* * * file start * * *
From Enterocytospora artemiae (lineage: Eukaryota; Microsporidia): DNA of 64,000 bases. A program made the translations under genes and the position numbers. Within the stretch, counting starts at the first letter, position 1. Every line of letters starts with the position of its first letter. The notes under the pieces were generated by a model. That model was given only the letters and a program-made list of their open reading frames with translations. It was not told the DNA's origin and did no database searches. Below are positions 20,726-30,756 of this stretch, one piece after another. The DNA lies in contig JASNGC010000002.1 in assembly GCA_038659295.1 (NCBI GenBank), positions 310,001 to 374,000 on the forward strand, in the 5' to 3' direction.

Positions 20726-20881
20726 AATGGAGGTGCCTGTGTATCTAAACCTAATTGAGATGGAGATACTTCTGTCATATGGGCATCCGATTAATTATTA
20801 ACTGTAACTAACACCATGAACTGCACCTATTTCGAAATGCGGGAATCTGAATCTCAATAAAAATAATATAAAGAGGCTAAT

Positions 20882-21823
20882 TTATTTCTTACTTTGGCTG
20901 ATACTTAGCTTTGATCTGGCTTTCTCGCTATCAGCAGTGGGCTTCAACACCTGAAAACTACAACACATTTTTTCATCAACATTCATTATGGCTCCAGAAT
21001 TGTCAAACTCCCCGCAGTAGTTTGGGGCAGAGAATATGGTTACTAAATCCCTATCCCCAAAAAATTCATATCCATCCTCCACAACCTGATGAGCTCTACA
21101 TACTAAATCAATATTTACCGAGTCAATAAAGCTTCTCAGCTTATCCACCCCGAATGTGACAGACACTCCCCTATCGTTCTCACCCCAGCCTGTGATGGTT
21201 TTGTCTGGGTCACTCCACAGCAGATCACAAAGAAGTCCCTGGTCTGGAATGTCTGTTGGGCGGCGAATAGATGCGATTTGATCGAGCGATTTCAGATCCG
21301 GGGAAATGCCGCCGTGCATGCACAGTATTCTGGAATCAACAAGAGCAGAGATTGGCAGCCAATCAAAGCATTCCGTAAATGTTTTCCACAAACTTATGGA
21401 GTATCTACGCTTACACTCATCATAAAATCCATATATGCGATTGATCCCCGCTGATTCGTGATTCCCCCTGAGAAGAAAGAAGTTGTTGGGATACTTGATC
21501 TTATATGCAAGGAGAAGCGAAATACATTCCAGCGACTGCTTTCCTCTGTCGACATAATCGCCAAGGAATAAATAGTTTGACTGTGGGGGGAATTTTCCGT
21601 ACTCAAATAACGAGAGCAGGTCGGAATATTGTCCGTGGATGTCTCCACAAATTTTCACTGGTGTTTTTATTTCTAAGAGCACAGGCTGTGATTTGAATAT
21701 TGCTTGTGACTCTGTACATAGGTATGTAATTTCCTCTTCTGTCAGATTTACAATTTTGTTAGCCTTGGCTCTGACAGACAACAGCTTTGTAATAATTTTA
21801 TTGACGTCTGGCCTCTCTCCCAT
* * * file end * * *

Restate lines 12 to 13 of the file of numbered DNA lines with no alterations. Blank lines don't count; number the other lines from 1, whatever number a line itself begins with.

21401 GTATCTACGCTTACACTCATCATAAAATCCATATATGCGATTGATCCCCGCTGATTCGTGATTCCCCCTGAGAAGAAAGAAGTTGTTGGGATACTTGATC
21501 TTATATGCAAGGAGAAGCGAAATACATTCCAGCGACTGCTTTCCTCTGTCGACATAATCGCCAAGGAATAAATAGTTTGACTGTGGGGGGAATTTTCCGT